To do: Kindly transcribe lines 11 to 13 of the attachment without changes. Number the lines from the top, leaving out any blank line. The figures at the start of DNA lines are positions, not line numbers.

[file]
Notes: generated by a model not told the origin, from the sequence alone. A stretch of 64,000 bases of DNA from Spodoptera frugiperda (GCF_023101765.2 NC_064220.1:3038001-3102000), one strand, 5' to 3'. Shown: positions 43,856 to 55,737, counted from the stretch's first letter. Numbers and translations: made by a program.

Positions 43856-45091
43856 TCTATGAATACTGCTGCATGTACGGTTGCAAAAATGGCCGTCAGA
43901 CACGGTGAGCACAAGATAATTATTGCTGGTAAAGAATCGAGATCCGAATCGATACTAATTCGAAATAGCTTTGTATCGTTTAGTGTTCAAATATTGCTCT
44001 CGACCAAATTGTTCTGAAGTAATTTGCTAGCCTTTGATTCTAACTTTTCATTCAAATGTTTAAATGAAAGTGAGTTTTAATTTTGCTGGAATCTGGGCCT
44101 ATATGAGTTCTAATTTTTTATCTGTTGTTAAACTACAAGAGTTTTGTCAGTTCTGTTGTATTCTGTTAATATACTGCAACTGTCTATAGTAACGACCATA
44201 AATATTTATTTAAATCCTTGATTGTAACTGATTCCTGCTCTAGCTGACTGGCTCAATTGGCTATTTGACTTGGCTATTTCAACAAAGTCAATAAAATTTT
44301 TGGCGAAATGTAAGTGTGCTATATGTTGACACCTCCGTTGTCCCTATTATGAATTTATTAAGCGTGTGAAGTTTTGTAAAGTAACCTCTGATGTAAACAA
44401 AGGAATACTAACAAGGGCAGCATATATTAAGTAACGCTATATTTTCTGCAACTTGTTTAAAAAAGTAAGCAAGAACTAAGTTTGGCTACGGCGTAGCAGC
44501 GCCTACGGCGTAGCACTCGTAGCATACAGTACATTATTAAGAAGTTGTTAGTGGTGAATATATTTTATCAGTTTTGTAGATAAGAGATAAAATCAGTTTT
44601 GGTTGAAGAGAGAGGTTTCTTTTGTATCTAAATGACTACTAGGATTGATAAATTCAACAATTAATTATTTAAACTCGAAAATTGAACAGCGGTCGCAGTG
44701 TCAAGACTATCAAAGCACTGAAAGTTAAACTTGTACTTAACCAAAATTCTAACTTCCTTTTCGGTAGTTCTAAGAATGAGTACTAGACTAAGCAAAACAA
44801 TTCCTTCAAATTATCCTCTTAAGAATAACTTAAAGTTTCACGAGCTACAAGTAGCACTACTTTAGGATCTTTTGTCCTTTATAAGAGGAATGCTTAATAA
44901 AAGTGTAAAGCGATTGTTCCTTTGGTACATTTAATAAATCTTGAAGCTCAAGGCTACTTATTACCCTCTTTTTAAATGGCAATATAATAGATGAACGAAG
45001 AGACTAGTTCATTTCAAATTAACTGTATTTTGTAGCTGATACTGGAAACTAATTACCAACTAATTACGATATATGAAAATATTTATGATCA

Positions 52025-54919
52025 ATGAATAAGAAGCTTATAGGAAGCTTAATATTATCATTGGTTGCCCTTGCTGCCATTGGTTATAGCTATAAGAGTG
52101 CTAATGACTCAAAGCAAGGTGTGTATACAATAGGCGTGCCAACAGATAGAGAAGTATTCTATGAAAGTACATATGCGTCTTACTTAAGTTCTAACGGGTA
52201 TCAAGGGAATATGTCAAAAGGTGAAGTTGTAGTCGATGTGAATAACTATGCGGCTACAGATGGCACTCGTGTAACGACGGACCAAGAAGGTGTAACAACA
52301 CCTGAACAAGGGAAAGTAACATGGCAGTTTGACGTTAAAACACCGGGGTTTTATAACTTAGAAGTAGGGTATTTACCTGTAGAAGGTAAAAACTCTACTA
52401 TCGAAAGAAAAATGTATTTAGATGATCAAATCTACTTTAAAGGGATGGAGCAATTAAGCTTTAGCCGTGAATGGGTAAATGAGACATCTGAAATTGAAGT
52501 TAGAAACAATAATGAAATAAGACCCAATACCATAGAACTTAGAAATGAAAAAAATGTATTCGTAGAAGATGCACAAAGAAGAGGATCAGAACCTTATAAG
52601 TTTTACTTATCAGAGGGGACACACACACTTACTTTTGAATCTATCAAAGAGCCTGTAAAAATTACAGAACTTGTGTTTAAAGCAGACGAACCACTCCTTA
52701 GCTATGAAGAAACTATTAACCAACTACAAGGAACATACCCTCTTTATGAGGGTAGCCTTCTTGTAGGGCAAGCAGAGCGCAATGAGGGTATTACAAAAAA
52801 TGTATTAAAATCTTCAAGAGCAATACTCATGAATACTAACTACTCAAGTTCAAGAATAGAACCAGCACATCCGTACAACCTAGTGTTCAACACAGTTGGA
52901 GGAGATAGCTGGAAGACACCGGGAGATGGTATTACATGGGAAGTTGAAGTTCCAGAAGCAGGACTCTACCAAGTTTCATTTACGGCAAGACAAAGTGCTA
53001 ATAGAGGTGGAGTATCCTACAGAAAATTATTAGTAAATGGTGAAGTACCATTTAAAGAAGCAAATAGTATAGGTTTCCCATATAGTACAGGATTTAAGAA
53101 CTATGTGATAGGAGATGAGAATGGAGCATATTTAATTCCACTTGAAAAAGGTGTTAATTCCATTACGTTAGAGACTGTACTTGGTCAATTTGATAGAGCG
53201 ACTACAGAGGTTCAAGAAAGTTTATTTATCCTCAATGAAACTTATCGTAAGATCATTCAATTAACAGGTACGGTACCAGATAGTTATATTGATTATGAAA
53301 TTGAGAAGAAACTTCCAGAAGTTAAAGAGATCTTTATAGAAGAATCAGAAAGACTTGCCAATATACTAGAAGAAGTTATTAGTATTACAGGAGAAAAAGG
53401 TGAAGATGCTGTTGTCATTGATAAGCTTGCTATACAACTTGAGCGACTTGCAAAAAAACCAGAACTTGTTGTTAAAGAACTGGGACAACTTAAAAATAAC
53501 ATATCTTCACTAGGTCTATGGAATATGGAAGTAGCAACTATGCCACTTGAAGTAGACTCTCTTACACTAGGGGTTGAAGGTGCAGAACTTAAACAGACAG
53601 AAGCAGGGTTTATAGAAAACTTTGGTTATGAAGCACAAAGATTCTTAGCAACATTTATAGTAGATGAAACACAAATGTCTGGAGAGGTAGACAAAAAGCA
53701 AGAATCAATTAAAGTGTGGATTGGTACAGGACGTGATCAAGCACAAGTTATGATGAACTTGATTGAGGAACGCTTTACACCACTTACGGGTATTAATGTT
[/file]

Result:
44601 GGTTGAAGAGAGAGGTTTCTTTTGTATCTAAATGACTACTAGGATTGATAAATTCAACAATTAATTATTTAAACTCGAAAATTGAACAGCGGTCGCAGTG
44701 TCAAGACTATCAAAGCACTGAAAGTTAAACTTGTACTTAACCAAAATTCTAACTTCCTTTTCGGTAGTTCTAAGAATGAGTACTAGACTAAGCAAAACAA
44801 TTCCTTCAAATTATCCTCTTAAGAATAACTTAAAGTTTCACGAGCTACAAGTAGCACTACTTTAGGATCTTTTGTCCTTTATAAGAGGAATGCTTAATAA